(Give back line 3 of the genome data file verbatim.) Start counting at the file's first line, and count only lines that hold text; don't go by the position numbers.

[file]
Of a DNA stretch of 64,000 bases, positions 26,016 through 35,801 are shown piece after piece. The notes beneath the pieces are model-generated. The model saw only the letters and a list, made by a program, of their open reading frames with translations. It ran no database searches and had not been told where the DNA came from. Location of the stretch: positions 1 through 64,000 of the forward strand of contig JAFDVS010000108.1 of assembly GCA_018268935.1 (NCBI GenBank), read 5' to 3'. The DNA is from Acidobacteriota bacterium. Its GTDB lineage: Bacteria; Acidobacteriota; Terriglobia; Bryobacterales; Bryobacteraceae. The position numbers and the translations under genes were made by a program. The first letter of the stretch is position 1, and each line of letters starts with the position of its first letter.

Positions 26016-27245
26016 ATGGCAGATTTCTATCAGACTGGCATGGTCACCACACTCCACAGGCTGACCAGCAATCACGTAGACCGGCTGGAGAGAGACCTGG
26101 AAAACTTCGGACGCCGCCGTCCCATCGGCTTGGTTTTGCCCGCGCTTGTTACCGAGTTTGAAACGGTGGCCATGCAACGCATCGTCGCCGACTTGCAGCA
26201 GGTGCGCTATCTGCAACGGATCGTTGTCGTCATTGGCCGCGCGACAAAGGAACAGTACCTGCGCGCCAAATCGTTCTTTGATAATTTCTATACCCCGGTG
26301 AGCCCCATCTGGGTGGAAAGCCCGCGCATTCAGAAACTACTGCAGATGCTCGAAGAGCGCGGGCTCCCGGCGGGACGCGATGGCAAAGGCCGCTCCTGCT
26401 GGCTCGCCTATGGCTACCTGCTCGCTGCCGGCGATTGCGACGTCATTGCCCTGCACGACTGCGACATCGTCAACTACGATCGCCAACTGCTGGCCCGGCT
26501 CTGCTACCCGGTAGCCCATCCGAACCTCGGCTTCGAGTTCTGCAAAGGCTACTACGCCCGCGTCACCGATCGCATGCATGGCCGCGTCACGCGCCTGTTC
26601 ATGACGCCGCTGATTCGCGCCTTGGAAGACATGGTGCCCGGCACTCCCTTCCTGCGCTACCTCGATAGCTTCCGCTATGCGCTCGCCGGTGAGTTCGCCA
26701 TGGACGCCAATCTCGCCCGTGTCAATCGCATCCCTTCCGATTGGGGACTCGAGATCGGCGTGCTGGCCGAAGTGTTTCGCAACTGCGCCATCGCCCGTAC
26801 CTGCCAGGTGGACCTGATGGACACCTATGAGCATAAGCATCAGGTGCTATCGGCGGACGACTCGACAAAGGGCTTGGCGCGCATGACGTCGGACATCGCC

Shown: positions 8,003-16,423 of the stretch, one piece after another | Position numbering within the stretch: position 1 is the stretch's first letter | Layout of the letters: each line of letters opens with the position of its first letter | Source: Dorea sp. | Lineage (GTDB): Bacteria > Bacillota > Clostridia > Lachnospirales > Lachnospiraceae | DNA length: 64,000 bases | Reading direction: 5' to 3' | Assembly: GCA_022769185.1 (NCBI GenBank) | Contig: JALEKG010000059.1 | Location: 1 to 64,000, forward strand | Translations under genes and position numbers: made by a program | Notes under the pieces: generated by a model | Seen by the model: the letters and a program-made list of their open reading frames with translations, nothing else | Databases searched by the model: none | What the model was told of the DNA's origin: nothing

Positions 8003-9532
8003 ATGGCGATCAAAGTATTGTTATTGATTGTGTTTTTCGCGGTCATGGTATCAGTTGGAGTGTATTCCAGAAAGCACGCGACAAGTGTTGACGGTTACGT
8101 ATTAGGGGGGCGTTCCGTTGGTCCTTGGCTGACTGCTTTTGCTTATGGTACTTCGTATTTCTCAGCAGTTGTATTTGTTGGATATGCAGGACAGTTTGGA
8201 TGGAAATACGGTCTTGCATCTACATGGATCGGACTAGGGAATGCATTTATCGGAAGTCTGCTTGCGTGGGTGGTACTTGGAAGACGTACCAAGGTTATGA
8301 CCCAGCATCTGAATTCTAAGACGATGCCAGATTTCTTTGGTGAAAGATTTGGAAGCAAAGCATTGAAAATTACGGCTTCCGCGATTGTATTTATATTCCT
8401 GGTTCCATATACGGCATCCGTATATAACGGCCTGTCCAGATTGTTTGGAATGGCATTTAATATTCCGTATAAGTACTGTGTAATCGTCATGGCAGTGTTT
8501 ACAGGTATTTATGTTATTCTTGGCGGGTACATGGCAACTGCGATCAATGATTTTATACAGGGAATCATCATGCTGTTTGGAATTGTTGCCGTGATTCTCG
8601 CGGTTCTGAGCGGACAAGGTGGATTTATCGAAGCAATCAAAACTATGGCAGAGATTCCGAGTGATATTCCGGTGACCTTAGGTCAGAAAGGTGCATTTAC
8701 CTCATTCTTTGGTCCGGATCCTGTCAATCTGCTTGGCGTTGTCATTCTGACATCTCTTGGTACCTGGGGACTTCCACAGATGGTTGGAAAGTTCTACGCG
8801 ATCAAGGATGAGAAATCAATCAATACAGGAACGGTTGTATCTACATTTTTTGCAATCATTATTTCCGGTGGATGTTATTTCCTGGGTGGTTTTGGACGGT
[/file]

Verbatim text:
26016 ATGGCAGATTTCTATCAGACTGGCATGGTCACCACACTCCACAGGCTGACCAGCAATCACGTAGACCGGCTGGAGAGAGACCTGG